Hello, I am thrilled to be part of today's celebration and humbled to receive the honorary Doctorate of Public Service.
Thank you to Framingham State University, President Cevallos, faculty, and staff, who have invited me to be part of today's commencement ceremony.
Welcome to family and friends.
And most importantly, congratulations to our graduates! For you and your families, this will be a day to remember in a year to remember.
While I think many rightfully want to put the last year and a half behind us, I want us to remember what you've overcome and the strength you've found together at FSU. I hope you are inspired to use the unprecedented times we are in to chart an unprecedented path forward for our nation and our world.
This year has tested and taught us. A year and a half ago, we did not foresee the isolation and challenges of a year of Zoom classes, canceled concerts, and virtual birthday parties and holidays. We could not have fathomed the reality of a global pandemic, its economic fallout, and the devastation we have now lived through.
But you have persevered. You have learned to live safely at home to protect yourselves, your loved ones, and our community. You have adapted to online learning. You have sustained your friendships and supported your families through FaceTimes, walks outside, and drive-by hellos. You have graduated college during a once-in-a-century crisis and made it here today.
The pandemic has taught us to appreciate the institutions and people that give us hope and opportunity. To truly value science, data and research, and the people who fuel innovation. It's taught us to be grateful for health care providers, teachers, and essential workers.
And it has reminded us of the importance of our health, whether physical, mental, or economic, and more importantly, our interconnection. Our individual well-being is woven into the health of our communities. Conversely, so are our vulnerabilities. We are all part of an ecosystem that flourishes or falls together.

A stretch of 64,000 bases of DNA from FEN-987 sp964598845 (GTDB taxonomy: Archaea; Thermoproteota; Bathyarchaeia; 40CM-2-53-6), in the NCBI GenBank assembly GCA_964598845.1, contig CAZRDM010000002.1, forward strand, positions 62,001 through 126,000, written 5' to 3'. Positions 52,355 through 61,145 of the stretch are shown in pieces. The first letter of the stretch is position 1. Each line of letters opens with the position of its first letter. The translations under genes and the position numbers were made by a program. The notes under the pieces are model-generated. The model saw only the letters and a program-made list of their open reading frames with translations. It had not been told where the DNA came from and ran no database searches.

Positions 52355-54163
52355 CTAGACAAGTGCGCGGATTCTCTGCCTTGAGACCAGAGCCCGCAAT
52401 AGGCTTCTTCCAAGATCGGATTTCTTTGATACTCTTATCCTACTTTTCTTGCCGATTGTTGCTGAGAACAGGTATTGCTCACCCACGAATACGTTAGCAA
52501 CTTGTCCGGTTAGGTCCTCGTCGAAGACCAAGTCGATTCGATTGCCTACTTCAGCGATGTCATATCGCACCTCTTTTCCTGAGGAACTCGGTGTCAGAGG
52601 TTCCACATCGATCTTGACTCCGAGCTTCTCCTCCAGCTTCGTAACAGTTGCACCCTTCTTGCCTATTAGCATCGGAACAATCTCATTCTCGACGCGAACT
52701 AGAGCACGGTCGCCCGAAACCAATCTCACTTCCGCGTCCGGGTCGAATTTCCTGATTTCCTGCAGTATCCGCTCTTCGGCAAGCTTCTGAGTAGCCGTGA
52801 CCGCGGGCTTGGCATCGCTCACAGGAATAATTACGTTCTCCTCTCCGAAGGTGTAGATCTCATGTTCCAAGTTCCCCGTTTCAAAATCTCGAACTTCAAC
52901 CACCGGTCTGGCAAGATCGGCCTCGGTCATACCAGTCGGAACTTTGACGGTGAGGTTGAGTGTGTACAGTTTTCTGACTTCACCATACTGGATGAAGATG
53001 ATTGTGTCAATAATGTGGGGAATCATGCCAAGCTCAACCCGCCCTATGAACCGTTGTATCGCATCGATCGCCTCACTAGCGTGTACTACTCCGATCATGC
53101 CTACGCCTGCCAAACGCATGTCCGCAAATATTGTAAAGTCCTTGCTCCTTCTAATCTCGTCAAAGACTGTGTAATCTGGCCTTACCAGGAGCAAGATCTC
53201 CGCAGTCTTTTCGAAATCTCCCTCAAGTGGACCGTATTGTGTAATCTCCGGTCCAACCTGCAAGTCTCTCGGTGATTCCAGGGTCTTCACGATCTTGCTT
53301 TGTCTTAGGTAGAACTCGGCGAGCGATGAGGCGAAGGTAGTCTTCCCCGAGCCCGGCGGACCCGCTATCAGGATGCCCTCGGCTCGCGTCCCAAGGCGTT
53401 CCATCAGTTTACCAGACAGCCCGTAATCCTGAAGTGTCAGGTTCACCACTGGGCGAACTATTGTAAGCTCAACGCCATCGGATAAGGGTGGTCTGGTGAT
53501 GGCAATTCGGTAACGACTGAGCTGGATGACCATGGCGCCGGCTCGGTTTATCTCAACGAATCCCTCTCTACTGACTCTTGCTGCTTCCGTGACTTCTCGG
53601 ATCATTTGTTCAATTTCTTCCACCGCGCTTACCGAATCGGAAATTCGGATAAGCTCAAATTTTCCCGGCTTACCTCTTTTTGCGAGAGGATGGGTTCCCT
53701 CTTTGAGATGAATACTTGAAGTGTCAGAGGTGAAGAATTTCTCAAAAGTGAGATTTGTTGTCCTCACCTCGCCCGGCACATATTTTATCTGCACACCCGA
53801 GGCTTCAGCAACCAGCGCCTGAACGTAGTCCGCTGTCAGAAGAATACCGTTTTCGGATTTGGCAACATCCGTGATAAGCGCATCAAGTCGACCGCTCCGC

With this understanding, the power of what's possible is immense.
The fact is, this graduating class has already lived through so much, but many challenges lie ahead. From the climate crisis to economic inequality to racial and gender injustice, we have no shortage of mountains to climb. Understanding that we all face these obstacles together is the first step toward overcoming them.
But step two?
That requires action. And already, you're off to a great start. In the last year, you have marched and voted in record numbers. In the 2020 presidential election, a historic 55% of young voters cast ballots, an increase of 10% from the 2016 election. You have also fueled the movement for Black Lives, spoke up to end transphobia, and fought to stop Asian hate.
Today, we are not just celebrating your graduation but your transition from student to citizen. The lessons you have learned throughout the pandemic are your guideposts in life. To adapt, to find strength in the worst of times, and to show up and speak out.
I want to take you back to January of this year. It was a month from this tumultuous year that I will never forget.
On January 20, I was sitting outside the Capitol on the platform erected every four years for our nation's presidential inauguration ceremony.
But this ceremony, just like yours today, was starkly different from years past. I sat six feet apart from my colleagues and visiting dignitaries. There was no crowd of thousands waving American flags. The National Mall was empty. Many of House and Senate members weren't even in Washington.